Illegal gold-miners shot dead a Yekuana indigenous leader and injured his son Jan. 21 in the Brazilian state of Roraima. Yekuana man Vicente Carton and his son Ronildo had refused to take the miners up the dangerous rapids of the Uraricoera River into the Yanomami indigenous reserve. The miners shot them, and Vicente died immediately while Ronildo escaped by jumping into the river. He hid in the forest and eventually made his way back to his village.
The Yekuana live in Uaicás, a large community in the north of Yanomami territory, and in several communities just outside the reserve. They are expert river navigators, famed for their large wooden canoes.
The Yanomami have been publicly denouncing the presence of illegal miners in their land for at least a year, but the authorities have done nothing to remove them. Ronildo’s brother warns, “Miners are dangerous and they are armed.”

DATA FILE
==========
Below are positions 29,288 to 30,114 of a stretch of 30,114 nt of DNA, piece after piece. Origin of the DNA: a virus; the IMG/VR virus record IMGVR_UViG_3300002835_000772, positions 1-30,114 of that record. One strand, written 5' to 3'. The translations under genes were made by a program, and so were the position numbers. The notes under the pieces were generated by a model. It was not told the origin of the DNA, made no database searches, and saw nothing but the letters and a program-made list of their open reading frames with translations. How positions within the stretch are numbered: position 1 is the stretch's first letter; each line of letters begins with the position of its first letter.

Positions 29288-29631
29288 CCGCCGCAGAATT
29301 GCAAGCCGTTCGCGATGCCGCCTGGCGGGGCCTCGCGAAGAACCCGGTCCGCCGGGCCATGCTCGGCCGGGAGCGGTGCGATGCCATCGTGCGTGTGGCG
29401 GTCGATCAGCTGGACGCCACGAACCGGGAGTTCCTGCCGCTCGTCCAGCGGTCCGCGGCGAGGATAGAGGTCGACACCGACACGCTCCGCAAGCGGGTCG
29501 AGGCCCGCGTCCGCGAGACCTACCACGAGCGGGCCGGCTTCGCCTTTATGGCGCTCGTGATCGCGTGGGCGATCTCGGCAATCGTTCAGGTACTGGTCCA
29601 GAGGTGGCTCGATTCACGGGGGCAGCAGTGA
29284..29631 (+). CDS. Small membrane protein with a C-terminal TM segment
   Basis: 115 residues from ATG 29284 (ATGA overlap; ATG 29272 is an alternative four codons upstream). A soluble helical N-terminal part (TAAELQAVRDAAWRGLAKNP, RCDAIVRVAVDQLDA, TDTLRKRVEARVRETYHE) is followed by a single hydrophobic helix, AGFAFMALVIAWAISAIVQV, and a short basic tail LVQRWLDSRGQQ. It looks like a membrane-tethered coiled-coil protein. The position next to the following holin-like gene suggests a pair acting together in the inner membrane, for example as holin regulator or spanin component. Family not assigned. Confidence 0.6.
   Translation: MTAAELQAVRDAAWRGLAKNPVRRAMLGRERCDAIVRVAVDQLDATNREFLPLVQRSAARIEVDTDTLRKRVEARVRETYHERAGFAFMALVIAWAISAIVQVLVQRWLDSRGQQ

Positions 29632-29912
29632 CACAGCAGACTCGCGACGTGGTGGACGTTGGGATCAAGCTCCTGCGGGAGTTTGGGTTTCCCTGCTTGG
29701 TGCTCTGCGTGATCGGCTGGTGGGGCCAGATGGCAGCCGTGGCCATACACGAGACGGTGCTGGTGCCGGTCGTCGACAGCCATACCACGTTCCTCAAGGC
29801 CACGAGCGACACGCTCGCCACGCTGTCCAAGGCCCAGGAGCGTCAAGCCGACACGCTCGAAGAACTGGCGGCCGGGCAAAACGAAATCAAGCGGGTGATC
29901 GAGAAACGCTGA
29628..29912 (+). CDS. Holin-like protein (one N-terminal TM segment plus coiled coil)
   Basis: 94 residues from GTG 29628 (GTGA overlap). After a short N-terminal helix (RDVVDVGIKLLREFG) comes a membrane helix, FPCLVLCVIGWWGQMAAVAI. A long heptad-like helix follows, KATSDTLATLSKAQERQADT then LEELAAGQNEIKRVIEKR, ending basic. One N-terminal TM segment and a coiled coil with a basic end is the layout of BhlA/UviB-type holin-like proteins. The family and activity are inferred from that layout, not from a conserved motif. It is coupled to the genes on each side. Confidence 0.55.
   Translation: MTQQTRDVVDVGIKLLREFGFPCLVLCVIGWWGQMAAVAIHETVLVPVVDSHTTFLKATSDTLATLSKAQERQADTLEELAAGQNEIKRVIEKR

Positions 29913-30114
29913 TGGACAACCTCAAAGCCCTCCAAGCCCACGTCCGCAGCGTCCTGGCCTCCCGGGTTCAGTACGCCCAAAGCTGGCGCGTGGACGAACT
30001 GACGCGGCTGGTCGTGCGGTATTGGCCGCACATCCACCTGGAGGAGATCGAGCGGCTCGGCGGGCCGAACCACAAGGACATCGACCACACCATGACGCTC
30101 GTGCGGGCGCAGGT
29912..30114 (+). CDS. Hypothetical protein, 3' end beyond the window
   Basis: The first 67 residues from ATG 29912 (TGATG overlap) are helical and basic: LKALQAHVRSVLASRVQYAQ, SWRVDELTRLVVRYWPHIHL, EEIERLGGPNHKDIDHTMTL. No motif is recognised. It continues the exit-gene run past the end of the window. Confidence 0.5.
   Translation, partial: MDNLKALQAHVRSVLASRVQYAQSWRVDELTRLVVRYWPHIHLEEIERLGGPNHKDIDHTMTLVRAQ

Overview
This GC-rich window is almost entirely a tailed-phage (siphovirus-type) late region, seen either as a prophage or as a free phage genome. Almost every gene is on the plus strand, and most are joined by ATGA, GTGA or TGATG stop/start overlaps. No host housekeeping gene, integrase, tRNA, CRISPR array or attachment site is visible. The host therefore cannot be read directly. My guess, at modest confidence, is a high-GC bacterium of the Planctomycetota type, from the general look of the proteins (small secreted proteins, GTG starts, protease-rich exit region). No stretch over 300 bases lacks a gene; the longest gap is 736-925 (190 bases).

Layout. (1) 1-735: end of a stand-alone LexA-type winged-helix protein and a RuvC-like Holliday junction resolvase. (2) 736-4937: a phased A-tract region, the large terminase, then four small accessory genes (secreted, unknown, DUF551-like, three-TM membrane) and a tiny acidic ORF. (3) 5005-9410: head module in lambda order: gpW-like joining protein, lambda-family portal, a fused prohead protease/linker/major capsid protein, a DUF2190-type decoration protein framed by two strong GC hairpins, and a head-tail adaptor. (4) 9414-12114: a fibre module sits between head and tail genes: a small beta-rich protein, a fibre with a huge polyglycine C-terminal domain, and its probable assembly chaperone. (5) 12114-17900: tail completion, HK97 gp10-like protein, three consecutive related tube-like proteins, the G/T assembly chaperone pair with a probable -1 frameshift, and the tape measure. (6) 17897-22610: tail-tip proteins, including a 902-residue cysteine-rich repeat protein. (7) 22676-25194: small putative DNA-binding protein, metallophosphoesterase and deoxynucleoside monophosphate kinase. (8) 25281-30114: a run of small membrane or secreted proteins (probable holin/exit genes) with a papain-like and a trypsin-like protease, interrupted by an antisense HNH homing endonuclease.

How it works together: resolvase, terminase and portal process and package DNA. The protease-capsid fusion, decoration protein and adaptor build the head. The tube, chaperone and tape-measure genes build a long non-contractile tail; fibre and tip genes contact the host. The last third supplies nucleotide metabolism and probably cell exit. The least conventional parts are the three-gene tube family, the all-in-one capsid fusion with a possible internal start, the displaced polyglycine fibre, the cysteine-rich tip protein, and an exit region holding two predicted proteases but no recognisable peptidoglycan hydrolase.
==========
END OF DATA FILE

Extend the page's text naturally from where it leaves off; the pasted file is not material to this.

The Yanomami and Yekuana are only now recovering from the massive gold rush of the 1980s which decimated their population through violence and disease. After many years of pressure from the indigenous people and their supporters, the governments of Brazil and Venezuela finally recognized Yanomami land in 1992. This latest tragic incident is a clear sign that invasions are on the increase and that illegal mining activity is gaining pace once again.
Violence against indigenous people is not limited to the north of Brazil. Valmireide Zoromará, a Paresi leader, was assassinated earlier this month in the state of Mato Grosso. She was shot by ranch hands when fishing with her family. Land conflict is believed to have been the motive for her murder. CIMI, a Brazilian indigenous rights organization, reports that at least 53 Indians were killed in nine Brazilian states during 2008. (Survival International, Jan. 27)
See our last posts on Brazil and the struggle for the Amazon.